With clasped hands and half-hidden smile, his stoic, contemplative, non-judgmental demeanor is immutable, whether checking out seasonal pomelos at the local market, or communing eye-to-eye – at a safe distance, of course – with an ancient garden gnome whose eerily-unchanging mute smile is as enigmatic as the Señor’s taciturn regard.
Only thing breaking the silence is a sigh, which may just be the soft susurrus of a breeze wafting through the thyme.
(For a little background on Señor Misterioso click here)
NOBODY really knows who he is. Or much of anything about him, other than the whispered rumors that the Dos Equis guy – who is said to be the “most interesting man in the world” – wants him dead. Don’t know why he wears such an impeccably-tailored glow-in-the-dark suit and fedora. And even less is known about the even more enigmatic Senorita Misterioso – his sister perhaps?
I first found him alone on the second shelf of a dusty VooDoo shop hidden on a side street of New Orleans (true story). For years he stood on the dash above the steering wheel of my antique truck; one stormy night his glow-in-the-dark ability helped comfort and guide me and Dr. Dirt through a Texas deluge so heavy we couldn’t see the edge of the pavement.
When the old truck was temporarily stolen, he disappeared for awhile, along with our dashboard hula girl (a ceramic beauty I rescued from an antique shop in Hawai’i). They have made it back, and while she gyrates around America in the truck, he travels the world with me, occasionally coming out from his special pouch of my canvas murse.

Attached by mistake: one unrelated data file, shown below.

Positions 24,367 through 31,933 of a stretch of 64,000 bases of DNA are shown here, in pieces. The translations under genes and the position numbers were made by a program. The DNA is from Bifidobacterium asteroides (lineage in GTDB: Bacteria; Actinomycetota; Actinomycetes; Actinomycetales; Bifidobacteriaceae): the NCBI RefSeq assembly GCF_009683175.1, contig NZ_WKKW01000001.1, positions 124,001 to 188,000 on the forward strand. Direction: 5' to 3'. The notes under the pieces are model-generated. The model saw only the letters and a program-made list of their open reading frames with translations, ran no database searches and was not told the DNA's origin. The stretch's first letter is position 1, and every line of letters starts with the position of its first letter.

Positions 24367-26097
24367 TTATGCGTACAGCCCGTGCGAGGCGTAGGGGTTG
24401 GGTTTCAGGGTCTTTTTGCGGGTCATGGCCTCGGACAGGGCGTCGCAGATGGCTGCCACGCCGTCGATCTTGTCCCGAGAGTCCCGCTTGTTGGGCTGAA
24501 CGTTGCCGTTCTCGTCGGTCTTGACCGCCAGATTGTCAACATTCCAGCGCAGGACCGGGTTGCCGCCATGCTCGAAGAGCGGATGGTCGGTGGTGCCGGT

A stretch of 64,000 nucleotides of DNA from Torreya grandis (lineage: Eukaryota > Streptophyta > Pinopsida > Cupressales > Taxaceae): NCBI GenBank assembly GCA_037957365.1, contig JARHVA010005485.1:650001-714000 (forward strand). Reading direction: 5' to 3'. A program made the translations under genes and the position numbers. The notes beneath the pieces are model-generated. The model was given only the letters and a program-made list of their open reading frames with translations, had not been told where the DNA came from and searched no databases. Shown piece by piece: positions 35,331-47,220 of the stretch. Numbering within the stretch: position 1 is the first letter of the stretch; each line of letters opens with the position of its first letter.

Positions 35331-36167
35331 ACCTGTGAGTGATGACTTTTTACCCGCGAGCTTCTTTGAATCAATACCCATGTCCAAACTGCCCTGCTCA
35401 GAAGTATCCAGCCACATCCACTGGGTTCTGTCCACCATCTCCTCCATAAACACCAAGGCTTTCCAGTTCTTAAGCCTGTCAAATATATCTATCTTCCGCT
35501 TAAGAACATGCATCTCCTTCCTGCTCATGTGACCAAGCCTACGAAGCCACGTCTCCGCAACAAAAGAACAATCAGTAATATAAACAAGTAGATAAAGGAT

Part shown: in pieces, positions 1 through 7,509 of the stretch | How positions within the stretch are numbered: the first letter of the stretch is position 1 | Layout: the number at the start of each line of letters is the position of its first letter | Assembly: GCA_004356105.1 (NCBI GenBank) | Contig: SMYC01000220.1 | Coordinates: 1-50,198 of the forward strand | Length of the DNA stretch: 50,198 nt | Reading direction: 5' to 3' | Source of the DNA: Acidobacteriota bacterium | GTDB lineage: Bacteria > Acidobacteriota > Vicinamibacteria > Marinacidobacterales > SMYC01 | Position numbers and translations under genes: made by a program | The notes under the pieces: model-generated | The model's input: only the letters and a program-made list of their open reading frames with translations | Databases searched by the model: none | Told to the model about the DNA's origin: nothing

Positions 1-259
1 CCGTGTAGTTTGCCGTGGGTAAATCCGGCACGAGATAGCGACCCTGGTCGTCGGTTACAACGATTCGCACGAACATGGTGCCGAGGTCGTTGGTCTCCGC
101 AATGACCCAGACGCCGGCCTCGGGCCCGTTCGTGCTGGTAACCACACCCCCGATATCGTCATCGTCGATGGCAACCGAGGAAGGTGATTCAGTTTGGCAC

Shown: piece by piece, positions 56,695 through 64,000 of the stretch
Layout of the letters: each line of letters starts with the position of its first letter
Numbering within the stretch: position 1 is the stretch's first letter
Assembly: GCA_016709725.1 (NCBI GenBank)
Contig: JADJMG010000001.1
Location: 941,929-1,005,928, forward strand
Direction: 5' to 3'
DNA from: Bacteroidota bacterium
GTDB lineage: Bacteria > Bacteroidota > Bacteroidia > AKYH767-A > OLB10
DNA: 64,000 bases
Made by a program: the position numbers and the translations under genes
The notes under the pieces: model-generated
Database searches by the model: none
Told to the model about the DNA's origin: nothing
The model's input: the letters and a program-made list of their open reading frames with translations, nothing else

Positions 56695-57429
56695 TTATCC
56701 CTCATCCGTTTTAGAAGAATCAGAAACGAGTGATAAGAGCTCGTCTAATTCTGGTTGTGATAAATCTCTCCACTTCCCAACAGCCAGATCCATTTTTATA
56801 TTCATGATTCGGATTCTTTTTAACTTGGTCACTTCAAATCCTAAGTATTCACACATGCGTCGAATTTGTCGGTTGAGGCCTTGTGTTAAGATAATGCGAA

With clasped hands and half-hidden smile, his stoic, contemplative, non-judgmental demeanor is immutable.
Oh – and have I mentioned that he glows eerily in the dark?
Other than claiming somewhat cheekily that “I’ve got Señor Misterioso in my pocket – at least for now” there’s really nothing more to say. Either you get it, or you don’t.
Scroll over these images to see where the iconic man has been sighted.
Visits remote towers in the moors of England
Still Dapper in the Jungle
Real Ale Pub
Communing with Gnome
Señor Misterioso Examining the Pomelos
Glows Eerily in the Dark
Quietly Hiding in Snow
Soaking in a beer reputed to be one of the world’s best in the Czech Republic
Admiring a local Czech ale in Prague
Really getting into a local Czech ale in Prague
ADDENDUM: Turns out, as I discovered after an alert follower shared a possible connection, that Señor Misterioso is actually based on a revered Venezuelan physician and popular folk figure, Dr. José Gregorio Hernández, who died in 1919 and has been venerated by the Catholic church (and considered a candidate for sainthood. Striking resemblance, and there are many small statues of Dr. Hernández – including this small one – which pretty much nails him as the original inspiration for Señor Misterioso…